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Shahtoosh shawl

Shahtoosh (also written shahtush, a Persian word meaning "king of fine wools") is a fine type of wool made from the hair of the Tibetan antelope. It is also a metonym for a type of Kashmir shawl traditionally made of shahtoosh wool. The Shahtoosh shawl is now a banned item with possession and sale being illegal in most countries for the Chiru is an endangered species under CITES. However, the weaving of Shahtoosh shawls continues in secret in Kashmir due to high demand by western buyers. The estimated market value of one Shahtoosh shawl in the western market is around $5,000–$20,000.[1][2] Shahtoosh is the world's finest wool having the lowest micron count, followed by vicuña.


These shawls were originally very few and could only be woven by master artisans to weave the delicate hair which measured between 7 and 10 microns. These factors made shahtoosh shawls very precious. Shahtoosh shawls are so fine that a large shawl can be passed through a wedding ring, leading to them also being known as "ring shawls".

Source of the fibre[edit]

The Tibetan antelope or Chiru lives in one of the harshest environments on earth, at an altitude of over 5,000 metres. Their special type of down fur, which is both very light and warm, allows them to survive in the freezing conditions of the plateau where they gather at one point of the year. They are migratory animals, moving down from Mongolia to Tibet, and traditionally followed closely by the nomads who also make that journey every year. The nomads would hunt the antelope for hide, meat, bones, horns and fur pelts.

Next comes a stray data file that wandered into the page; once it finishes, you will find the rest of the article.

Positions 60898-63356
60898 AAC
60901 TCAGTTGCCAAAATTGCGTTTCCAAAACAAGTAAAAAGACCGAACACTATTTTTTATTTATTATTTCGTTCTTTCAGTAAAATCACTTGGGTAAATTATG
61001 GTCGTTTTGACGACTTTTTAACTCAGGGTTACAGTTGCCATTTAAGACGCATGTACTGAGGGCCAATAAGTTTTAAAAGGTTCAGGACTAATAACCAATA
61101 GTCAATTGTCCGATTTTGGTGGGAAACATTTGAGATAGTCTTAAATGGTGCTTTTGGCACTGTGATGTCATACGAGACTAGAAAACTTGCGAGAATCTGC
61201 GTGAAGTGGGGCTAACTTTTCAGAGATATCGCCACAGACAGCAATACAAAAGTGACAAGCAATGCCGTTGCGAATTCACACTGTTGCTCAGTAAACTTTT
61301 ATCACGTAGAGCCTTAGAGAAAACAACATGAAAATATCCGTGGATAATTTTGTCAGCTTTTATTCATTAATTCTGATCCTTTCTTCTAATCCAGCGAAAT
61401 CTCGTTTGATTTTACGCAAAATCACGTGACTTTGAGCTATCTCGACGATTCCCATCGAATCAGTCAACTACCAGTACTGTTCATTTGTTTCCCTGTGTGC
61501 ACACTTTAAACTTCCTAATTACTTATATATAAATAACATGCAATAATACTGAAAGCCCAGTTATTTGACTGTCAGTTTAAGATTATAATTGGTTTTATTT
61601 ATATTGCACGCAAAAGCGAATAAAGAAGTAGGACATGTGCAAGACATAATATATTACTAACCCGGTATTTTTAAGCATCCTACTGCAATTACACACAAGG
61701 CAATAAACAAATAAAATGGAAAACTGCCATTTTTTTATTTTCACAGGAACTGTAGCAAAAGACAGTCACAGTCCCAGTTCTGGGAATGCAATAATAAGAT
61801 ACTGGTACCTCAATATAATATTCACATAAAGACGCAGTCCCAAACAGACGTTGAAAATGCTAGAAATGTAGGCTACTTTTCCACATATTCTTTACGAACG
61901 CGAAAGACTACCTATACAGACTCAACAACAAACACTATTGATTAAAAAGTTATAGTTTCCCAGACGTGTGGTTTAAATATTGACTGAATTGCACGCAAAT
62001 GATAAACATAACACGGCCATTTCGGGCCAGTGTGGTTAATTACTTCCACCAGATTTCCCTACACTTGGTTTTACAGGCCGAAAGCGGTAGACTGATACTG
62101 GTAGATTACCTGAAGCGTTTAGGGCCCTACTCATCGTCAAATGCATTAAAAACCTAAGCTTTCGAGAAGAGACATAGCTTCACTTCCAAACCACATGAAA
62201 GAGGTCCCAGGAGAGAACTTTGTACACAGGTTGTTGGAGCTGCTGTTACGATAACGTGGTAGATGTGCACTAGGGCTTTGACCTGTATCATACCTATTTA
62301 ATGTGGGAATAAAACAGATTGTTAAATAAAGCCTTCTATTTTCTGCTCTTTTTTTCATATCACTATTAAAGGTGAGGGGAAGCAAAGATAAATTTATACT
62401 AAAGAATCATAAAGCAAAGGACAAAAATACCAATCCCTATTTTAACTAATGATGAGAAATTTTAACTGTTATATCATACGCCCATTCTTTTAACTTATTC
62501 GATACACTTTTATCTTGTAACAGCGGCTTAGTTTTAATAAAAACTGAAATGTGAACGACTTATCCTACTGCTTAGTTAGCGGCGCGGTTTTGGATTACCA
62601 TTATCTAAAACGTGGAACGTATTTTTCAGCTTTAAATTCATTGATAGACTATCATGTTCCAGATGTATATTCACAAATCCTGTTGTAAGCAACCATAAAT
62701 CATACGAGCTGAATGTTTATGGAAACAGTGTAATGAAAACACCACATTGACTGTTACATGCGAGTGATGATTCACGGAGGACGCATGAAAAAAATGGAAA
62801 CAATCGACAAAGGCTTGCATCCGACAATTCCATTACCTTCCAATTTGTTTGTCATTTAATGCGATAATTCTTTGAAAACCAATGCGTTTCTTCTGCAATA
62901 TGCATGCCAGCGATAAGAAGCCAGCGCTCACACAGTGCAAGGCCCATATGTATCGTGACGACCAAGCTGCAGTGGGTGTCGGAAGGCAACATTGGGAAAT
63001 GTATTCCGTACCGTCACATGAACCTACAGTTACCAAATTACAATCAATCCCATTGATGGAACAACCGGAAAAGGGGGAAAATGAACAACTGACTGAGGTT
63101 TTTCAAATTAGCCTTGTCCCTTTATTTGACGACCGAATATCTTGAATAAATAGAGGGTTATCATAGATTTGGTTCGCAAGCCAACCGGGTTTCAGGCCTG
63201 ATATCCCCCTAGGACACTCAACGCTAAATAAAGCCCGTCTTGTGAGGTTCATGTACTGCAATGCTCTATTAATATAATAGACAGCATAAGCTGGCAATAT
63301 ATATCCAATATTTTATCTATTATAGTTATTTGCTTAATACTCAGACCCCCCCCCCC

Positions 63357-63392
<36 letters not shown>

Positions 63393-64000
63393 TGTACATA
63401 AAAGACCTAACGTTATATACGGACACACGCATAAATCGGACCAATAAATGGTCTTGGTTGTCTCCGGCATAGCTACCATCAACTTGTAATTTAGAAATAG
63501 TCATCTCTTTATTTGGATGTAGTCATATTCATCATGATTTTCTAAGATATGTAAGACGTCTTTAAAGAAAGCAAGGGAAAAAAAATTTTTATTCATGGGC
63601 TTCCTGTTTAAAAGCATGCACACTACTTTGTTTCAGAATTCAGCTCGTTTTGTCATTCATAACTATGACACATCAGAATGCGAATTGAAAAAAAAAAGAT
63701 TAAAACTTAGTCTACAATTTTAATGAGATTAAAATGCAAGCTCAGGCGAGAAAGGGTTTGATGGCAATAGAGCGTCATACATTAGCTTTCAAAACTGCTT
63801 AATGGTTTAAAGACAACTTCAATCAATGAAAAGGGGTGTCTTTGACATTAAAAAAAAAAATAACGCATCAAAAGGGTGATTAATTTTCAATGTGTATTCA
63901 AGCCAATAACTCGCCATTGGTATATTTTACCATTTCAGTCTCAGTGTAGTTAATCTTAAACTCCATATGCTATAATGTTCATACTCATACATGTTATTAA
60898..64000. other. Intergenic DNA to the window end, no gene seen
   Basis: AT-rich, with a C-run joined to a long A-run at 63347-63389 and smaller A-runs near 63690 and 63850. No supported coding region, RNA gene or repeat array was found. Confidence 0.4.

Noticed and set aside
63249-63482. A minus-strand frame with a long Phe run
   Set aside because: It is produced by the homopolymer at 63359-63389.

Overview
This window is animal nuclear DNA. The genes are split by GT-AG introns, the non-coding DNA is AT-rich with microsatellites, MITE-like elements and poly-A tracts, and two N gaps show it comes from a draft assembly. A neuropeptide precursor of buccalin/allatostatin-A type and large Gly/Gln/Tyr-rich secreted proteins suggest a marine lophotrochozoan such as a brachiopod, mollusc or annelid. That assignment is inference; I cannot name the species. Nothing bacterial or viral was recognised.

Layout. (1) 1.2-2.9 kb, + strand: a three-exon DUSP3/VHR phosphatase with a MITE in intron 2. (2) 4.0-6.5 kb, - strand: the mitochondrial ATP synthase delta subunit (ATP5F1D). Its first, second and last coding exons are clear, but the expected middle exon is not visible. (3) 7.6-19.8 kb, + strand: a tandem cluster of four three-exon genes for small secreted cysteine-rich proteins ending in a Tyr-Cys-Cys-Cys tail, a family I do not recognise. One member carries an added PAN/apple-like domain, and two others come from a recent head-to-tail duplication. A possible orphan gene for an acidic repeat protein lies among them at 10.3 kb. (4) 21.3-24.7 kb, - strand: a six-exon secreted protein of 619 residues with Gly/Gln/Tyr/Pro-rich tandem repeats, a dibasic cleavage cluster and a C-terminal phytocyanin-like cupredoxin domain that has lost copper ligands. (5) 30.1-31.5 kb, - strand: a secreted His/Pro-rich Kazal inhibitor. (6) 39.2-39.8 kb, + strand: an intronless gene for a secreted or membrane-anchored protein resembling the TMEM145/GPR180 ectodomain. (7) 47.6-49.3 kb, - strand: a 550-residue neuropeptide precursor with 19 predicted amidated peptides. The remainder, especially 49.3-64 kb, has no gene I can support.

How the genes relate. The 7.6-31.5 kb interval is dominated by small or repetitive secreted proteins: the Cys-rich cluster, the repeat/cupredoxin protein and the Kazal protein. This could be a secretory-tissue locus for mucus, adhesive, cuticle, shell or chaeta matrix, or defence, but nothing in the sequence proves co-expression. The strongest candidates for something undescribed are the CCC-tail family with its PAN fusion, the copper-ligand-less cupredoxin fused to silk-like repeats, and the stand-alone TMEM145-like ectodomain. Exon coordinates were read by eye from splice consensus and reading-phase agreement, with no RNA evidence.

Types of Shahtoosh shawls[edit]

The type of Shahtoosh is determined by the quantum of Toosh or Tibetan Antelope down in the fabric. The measurement system used for determining it is called Dani in Kashmiri, with 1 Dani equal to 1/16 in terms of fibre composition. The typical types of Toosh are:

  1. Shurah Dani or 16 Dani: a 100% Toosh Shawl,
  2. Bah Dani or 12 Dani: a 75% Toosh and 25% Pashmina mixed
  3. Aeth Dani or 8 Dani: a 50% Toosh and 50% Pashmina mixed wherein the warp is generally of Toosh and the weft is Pashmina.


Under Emperor Akbar, the imperial wardrobe began to utilize Tus or Shahtoos on a large scale. It was the costliest, warmest and most delicate shawl. It was so soft so as to pass through a finger ring. Its natural colours were black, white and red. It is said that Akbar once gave orders for the white to be dyed into red but the shawl did not take the colour of the dye. People began to use it simply in its natural colours. [3]

The antelope has been hunted down specifically for its fur, and their numbers have dropped accordingly from nearly a million (estimated) at the turn of the 20th century to fewer than 75,000 by its end. This led to the antelope now being listed as an endangered species and given the highest possible level of legal protection, whereby no commercial trade in shahtoosh is permitted. Since the start of the 21st century, strong conservation efforts, especially in China, have resulted in significant population recovery, with an estimated 150,000 living by 2010. The International Union for Conservation of Nature now classifies the antelope as "Near Threatened".

The international trade in shahtoosh is regulated in all countries that have signed the Convention on International Trade in Endangered Species (CITES). Many countries have cracked down on those involved in the shahtoosh trade. Although shahtoosh is banned under the agreement, illegal hunting and selling of shahtoosh remain a serious problem in Tibet.

See also[edit]

  • Himroo - Himroo fabric is made of both cotton and silk in the Deccan region of India
  • Kekexili: Mountain Patrol - a film based on the Wild Yak Brigade of the 1990s that sought to limit poaching for Shatoosh
  • Pashmina - type of fine cashmere wool
  • Shahmina - type of shawls made from 13 micron fine Pashmina


  1. ^ "Article in The Telegraph: Buyers of £4,000 shahtoosh shawls are fuelling illegal wildlife trade, Prince Charles warns".
  2. ^ "A rare antelope is being killed to make $20,000 scarves".
  3. ^ Private Lives of the Mughals of India (1526-1803 A.D.) by R. Nath

External links[edit]